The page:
To give some background, photography has gained traction in recent days, thanks to proliferation of affordable DSLR cameras and smartphones.
It is not unusual to find the young and hippie in parks, and other scenic locations, contorting their bodies to achieve the perfect posture as a bearded or deadlocked photographer, equally in awkward postures, (no offense intended) struggles to get the perfect shot.
The resultant photos are often posted on popular social media platforms as the youth try to fit in or gain cred from their counterparts.
Now, the downside of this competition to impress is that some of these kids (and adults in diapers as well) take downright raunchy photos – the kind they wouldn’t want parents to see.
And thus #IfikieWazazi was born. Kenyan social media users have taken matters into their hands and have been using the hashtag to share salacious photos and speak against the emerging trend while shaming culprits.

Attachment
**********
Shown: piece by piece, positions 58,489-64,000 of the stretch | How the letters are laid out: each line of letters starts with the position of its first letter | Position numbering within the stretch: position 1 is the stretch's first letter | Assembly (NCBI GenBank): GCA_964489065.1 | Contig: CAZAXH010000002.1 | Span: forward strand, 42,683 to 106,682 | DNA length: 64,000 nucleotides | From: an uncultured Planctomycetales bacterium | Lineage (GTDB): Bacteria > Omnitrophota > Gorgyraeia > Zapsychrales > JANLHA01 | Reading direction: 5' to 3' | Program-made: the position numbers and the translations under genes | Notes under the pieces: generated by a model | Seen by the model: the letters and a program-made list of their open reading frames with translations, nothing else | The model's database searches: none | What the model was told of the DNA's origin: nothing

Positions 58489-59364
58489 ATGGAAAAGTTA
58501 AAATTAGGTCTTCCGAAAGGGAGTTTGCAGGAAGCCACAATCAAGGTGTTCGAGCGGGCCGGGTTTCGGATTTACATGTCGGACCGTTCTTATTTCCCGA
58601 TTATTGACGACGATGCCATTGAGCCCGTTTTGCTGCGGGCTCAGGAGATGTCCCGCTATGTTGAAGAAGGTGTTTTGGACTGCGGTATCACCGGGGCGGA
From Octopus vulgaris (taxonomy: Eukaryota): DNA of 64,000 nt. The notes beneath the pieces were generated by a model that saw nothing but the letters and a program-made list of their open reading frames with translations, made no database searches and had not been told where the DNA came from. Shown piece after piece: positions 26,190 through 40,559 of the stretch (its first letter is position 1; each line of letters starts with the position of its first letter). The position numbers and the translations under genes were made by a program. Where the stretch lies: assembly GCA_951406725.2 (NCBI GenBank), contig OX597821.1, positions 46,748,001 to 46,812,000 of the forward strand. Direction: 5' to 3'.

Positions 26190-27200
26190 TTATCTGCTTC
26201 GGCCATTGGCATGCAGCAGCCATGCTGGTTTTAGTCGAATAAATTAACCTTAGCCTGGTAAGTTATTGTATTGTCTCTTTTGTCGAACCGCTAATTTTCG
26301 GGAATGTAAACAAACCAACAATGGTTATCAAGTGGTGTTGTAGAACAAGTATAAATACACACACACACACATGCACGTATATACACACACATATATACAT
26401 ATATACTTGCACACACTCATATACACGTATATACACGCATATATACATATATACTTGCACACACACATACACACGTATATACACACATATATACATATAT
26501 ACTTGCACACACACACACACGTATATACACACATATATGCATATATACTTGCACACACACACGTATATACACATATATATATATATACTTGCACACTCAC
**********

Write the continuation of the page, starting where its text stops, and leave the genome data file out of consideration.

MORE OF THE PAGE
Like most social media discourses, the trend has not lacked opponents who think the young ones should be left to ‘enjoy their youth.’
Some Kenyans attribute the flagrant display of moral decadence to bad influence from celebrities who embrace semi-nudity to gain publicity.
Others reason that the present-day approach to parenting is the main cause. That parents are busy chasing careers and have left teens to be brought up by popular culture and peers.
#IfikieWazazi should not be all about shaming the culprits (victims?). It should be a wake up call for parents, and society in general, to play an active role in guiding young adults and reinforcing moral responsibility.